Nuking nuclear power
Nuclear power. Atomic energy. These words undoubtedly carry a potent weight in the modern world, with their very syntax in possession of a burning activity. Considering the devastating 9.0 magnitude earthquake and the calamitous tsunami which utterly decimated much of the eastern coast of Japan last week. Mother Nature can sometimes display indifferent and absolutely monstrous forms of destructive power--so much so--that in the wake of natural disasters, our own forms of power can sometimes seem dwarfed in comparison.
But during the days following the aftermath of the earthquake and tsunami, a potentially more lethal and nefarious disaster is unfolding, only adding to the horror in Japan.
Japan's Fukushima Dai-ichi nuclear reactors have been experiencing all of the classic symptoms of a meltdown due to damage caused to the emergency water pumps needed to cool the spent fuel rods in the reactor. Emergency measures have been frantically taken; but trying to restore the systems that were online before last Friday's disasters has proven impossible. Injecting corrosive seawater into the reactors' vessels and cores also failed, causing even more damage and uncertainty to the already fraught apparatuses.
In light of these ongoing crises, Americans need to make a sober assessment of our own use of nuclear power as a means of providing energy to our society. We need to decide for ourselves and for the generations to follow if the benefits of nuclear power outweigh the risks associated with the means of production.
According to a recent New York Times article published March 12, 2011 ("Danger Posed by Radioactivity in Japan Hard to Assess"), the presented dangers of a meltdown are caused by the massive amounts of radioactive material that spill out of the damaged reactors. Radioactive byproducts like nitrogen 16, tritium, iodine-131 and cesium-137 are all potentially hazardous to human health, with the last especially deadly, as it has an average half-life of 30 years. This means that two centuries would have to pass for the total amount of cesium-137 to diminish to 1 percent.
According to the same article, "Cesium-137 mixes easily with water and is chemically similar to potassium. It thus mimics how potassium gets metabolized in the body and can enter through many foods, including milk. After entering, cesium gets widely distributed, its concentrations said to be higher in muscle tissues and lower in bones."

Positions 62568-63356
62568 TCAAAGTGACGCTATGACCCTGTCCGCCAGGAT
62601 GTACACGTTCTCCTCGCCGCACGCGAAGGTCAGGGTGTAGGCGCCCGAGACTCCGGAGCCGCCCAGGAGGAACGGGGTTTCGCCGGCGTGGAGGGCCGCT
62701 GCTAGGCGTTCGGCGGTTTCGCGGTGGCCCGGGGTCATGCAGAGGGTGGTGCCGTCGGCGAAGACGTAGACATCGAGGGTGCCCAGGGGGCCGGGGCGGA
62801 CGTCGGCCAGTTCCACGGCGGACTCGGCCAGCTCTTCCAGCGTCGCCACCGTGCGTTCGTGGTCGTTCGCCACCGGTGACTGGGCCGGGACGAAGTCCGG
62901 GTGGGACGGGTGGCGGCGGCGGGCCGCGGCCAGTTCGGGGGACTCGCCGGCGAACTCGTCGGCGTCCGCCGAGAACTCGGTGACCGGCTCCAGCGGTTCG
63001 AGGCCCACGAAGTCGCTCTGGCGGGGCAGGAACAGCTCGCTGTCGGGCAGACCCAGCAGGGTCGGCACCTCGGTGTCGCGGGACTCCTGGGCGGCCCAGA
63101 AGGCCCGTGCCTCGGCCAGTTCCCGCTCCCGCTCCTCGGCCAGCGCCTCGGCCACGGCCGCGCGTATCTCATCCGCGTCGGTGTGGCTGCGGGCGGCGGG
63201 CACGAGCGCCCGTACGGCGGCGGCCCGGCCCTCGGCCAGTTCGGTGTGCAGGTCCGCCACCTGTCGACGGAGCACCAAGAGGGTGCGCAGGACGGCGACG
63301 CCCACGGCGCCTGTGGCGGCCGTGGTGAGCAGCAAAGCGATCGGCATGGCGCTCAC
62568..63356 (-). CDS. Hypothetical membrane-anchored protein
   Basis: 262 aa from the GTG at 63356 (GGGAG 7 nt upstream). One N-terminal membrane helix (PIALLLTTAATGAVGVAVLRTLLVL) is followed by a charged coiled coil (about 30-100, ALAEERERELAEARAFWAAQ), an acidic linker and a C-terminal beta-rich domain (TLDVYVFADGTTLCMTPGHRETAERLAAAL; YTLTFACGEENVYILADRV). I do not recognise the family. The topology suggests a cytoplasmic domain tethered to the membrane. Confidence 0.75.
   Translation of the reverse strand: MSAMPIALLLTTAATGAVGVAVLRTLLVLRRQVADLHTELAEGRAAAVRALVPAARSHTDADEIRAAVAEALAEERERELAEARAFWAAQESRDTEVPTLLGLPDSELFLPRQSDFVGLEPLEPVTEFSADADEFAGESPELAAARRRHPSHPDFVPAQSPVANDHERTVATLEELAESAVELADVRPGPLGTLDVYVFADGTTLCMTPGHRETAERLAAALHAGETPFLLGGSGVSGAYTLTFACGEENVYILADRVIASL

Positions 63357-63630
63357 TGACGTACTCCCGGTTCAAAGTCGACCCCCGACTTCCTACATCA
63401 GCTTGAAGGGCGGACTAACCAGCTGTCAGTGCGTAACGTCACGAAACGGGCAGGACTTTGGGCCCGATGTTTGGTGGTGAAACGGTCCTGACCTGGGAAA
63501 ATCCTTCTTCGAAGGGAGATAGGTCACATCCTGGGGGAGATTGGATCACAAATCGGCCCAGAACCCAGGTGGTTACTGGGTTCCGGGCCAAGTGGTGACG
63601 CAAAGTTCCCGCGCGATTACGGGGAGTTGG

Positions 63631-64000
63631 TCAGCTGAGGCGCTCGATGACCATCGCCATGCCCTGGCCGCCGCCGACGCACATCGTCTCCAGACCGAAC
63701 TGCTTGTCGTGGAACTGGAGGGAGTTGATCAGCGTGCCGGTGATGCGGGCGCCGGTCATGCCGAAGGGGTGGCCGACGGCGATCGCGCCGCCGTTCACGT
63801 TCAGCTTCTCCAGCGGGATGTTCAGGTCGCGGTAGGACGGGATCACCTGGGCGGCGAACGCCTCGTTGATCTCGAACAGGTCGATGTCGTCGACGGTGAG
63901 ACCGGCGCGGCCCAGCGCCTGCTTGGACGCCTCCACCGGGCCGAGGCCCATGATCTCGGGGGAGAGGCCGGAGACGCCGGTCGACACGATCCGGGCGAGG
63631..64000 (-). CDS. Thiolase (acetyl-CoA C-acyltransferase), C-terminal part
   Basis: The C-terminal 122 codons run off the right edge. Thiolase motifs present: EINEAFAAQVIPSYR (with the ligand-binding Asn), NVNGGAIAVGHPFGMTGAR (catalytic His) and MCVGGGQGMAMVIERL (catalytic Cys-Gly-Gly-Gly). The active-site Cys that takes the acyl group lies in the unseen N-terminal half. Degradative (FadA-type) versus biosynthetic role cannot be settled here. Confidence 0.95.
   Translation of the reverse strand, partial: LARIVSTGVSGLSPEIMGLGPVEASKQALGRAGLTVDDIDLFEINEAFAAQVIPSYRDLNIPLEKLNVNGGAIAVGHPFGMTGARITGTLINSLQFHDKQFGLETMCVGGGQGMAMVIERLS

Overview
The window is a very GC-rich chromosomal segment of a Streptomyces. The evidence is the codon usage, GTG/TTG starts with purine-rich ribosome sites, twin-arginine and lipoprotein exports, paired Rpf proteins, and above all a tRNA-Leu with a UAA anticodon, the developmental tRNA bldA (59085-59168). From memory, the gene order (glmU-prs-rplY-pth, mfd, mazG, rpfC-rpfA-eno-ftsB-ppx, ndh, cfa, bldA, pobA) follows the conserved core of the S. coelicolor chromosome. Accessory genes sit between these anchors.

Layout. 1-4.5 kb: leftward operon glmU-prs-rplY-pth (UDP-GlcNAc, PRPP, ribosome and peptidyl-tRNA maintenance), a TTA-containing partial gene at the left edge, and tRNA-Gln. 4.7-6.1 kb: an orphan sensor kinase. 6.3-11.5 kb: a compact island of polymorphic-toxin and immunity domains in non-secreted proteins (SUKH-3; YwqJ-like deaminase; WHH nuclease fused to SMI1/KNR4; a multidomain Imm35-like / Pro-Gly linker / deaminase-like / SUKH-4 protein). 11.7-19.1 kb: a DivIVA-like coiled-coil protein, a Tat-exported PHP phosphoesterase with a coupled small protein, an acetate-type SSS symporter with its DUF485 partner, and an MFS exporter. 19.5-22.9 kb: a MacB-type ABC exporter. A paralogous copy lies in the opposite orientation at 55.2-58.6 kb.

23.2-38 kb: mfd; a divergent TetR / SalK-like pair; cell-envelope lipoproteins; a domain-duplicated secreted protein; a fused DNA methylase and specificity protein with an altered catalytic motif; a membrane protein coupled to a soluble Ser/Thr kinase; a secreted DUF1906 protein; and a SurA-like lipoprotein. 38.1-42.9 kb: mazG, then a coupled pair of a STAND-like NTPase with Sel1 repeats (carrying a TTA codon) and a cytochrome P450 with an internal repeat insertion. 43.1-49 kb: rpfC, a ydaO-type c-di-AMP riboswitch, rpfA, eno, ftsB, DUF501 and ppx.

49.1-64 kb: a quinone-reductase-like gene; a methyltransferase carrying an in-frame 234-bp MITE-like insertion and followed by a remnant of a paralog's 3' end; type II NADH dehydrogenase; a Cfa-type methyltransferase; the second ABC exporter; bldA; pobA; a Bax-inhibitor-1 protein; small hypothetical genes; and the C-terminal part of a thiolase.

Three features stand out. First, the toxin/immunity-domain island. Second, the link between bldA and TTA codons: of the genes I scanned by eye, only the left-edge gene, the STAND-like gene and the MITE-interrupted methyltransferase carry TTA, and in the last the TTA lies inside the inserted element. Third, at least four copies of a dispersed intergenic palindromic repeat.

With potential risks such as these, which are only a few out of a long list of dangers, it's deadly important that we face reality. Though nuclear energy is often described as an effective method for producing energy in a "peaceful" way, the consequences following a meltdown are incredibly far-reaching, as well as also far outweighing any of the purported benefits of nuclear production being "efficient." Chernobyl should have been enough of an ominous warning to cause our leaders to steer our energy needs away from atomic schemes.
However the events in Japan play out, we can exploit this tragic situation to our own benefit. At the moment, we are in possession of reactors very similar to the ones we're seeing meltdown in Japan. There is really no question about whether they are safe or not. They may be advertised and advocated as such, but there is simply no way to assert with any confidence now that they can withstand the destructive forces of Mother Nature.
What makes matters worse is that nature never strikes predictably. We may be able to build safeguards that can withstand normal earthquakes, but when a 9.0 occurs, we find ourselves conspicuously unprepared for such potent devastation.
No doubt doing away with nuclear power is a tall order. To dismantle the current plants we've already invested millions into is probably just impractical by any standards. But what about demanding that safeguards be improved upon, to the extent that the nation can rest assured that the long term health of the land and public will not be threatened by disasters caused by Mother Nature and human error?
Events such as these only serve to build an airtight case for the pursuit of renewable forms of clean energy. After all, what would you rather invest in, a form of power that uses the Earth's resources in a peaceful, efficient manner? Or artificial, man-made methods, involved in the fission of the universe's most powerful forces, with all of the potential risks mentioned, and then some?
We must not allow a shock to jolt us to action. We're living above and beyond our environmental means, and have been doing so for a very long time. Let's fix things now, before they permanently spiral out of control.